Similarly, perhaps you weigh the votes of your friends to 1, your friend's friends to max(1,their_friends/10), and your friend's friends friend's to max(0.1,their_friends/100). Except for bob, who's votes you weigh at 0, because he's always getting his account hacked or suckered into yet another bitcoin ponzi scheme.
There won't be any single point of truth as to the "real" points of a post in this kind of model, but that's probably OK. Actually, there already wasn't: The same link in two different subreddits might gain wildly different amounts of points, with the subreddit adding as a proxy for a group of people who's votes you've decided to weight at 1.
Tech aside, decentralization just puts the onus for more finely deciding the weights of people's votes on the end users instead of on admins. With the right tools you can manage and limit abuse.
A flaw inherent in this model is doing admin stuff is probably more work than the average user wants to do, so such a model will probably never take off.
Knowing the problem so personally, I'm partial to throwing out voting-based comment filtering altogether and replacing it with a mix of the Metafilter and the Slashdot models: make registration an one-time $5 fee; let there be a "firehose" that isn't filtered by votes, but organized by date posted; let there be professional editors that select and curate user-posted links; and let the comments be organized by date from older to newest by default (this prevents a lot of the manipulation, as the oldest comments are usually free from manipulation, since we can't get to the thread faster, and undermine later manipulation, since usually people follow the leader comment), or, even better, get rid of comments altogether because a reliable and open forum like you had in the 1990s is something good (and dangerous) that you will never have again, or at least not without state-level attempts at infiltration.
The goal with notabug is that you should be able to run a peer with any sort of moderation structure you like including what you describe.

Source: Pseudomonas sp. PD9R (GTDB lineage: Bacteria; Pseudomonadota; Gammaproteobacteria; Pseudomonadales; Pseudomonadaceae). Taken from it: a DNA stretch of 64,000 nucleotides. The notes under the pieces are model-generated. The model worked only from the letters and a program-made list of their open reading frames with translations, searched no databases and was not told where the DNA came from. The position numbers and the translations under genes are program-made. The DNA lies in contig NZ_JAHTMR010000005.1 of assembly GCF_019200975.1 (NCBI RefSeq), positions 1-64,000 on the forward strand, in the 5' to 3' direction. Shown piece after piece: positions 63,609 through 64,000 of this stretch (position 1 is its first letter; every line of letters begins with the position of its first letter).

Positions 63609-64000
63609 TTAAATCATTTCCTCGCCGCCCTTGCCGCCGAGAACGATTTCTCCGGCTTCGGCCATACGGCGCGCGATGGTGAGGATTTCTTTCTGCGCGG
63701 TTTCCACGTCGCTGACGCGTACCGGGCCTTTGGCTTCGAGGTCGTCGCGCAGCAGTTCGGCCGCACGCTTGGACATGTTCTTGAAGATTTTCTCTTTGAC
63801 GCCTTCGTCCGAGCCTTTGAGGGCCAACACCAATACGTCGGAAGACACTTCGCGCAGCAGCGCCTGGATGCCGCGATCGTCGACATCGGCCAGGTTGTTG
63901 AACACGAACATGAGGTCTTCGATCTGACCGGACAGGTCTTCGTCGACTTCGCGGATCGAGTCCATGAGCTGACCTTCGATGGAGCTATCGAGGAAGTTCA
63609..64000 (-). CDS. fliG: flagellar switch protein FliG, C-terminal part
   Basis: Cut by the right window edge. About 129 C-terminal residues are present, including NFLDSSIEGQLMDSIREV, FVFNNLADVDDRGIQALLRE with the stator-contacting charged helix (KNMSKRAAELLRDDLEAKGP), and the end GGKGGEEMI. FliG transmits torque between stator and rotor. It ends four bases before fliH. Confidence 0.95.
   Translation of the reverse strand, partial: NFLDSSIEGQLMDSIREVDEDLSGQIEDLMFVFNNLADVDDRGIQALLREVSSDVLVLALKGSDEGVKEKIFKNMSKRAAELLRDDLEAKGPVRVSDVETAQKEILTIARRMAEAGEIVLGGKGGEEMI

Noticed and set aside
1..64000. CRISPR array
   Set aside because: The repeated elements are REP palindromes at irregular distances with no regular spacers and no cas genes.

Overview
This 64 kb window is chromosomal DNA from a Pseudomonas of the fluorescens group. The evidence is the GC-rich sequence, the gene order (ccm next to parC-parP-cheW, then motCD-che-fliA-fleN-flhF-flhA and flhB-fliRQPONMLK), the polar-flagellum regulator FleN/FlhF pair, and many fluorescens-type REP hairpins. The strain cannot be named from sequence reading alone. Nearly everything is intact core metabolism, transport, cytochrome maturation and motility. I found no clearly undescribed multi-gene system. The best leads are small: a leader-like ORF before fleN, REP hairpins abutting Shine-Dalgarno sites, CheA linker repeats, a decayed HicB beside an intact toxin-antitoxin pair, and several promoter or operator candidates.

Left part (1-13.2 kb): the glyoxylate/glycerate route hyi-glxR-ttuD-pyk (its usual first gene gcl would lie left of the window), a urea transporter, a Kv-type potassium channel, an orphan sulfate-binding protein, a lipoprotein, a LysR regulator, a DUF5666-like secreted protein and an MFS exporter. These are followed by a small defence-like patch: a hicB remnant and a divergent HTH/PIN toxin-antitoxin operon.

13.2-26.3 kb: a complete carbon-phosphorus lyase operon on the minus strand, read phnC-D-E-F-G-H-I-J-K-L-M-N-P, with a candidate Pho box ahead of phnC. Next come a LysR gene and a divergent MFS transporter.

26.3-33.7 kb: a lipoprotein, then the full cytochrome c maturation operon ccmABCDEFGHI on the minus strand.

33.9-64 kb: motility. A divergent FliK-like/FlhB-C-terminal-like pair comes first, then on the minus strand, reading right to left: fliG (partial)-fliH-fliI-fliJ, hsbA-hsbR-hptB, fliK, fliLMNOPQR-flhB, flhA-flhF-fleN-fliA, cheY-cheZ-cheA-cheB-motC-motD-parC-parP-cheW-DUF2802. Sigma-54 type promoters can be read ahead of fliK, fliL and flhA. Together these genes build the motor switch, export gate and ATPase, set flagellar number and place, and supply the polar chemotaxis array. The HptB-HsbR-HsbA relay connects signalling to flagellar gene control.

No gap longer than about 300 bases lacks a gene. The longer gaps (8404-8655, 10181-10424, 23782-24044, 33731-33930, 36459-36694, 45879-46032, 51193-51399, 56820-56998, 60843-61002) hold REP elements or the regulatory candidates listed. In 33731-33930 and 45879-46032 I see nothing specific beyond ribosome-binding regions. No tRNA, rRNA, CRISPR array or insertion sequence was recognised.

It's already possible with just ui changes to ignore votes entirely. the new sort works this way.
Comments can be sorted by new in this manner as well but isn't exposed in the UI yet.
The filtering you describe will be achievable with the moderation system I plan to build here:
You would set up a lens with a list of users (public keys) who paid you the verification fee.
You build a space with that lens as the good lens, and lenses for each of your editors to remove or highlight content in other spaces.
I don't know what the best model for online communities is. My vision for notabug.io is to shamelessly clone open source reddit in functionality and UX. But my vision for notabug more generally is as a system for disparate approaches to online forums in a connected system.
The goal here is that moderation won't prevent people from speaking it will make it possible to delegate filtering of content you don't like to other people in a way that doesn't censor the content you don't like outright.
Open to suggestions and PRs.
Quite possibly so; increasing the vote difficulty may help here; but one thing to keep in mind is that the proof of work voting is not necessarily the only voting approach that could be supported. The proof of working voting I think works best at a large scale of users something notabug doesn't have yet.
It was something easy to implement that works decently enough for now; but with a decentralized network different peers can experiment with different voting and sorting strategies.
- http://gun.js.org/explainers/data/security.html (not about GUN itself, directly, but SEA)
Is at least 1 of those helpful? If not, have any ideas on how I can improve the explanation?
And there was no way of me telling you this besides here...
 Red parts of https://arxiv.org/help/license
In another thread, I also mention that immutability creates algorithmic complexity that makes it difficult to scale: https://news.ycombinator.com/item?id=17693920
*Except the sentence "The decentralized web is everywhere, but we have to find it." and a Name form that does nothing.
My guess it's trying to use some bleeding edge emcascript stuff which borks the parsing in non-bleeding edge browsers.
If you can get on, there is a feedback button, if you can't feel free to go straight to the form at https://docs.google.com/forms/d/e/1FAIpQLSe7pXiSLrmeLoKvlDi2... or open an issue on https://github.com/internetarchive/dweb-archive/issues .
Except the wayback machine which recently changed it's interface to be entirely JS dependent and fails on older browsers. And the old interface is no longer accessible.
I am not familiar with this new dweb subdomain, what is unique about it?
Archive has actually lost some of the archives I stored on it, which is weird, because I ran multitude of backups on it a few years back when the site got taken offline
My understanding is that this loads content from various protocols (listed at the top of the page), many of which support replicating data in a decentralized way. As far as I know, there's no blockchain involved in anything here yet.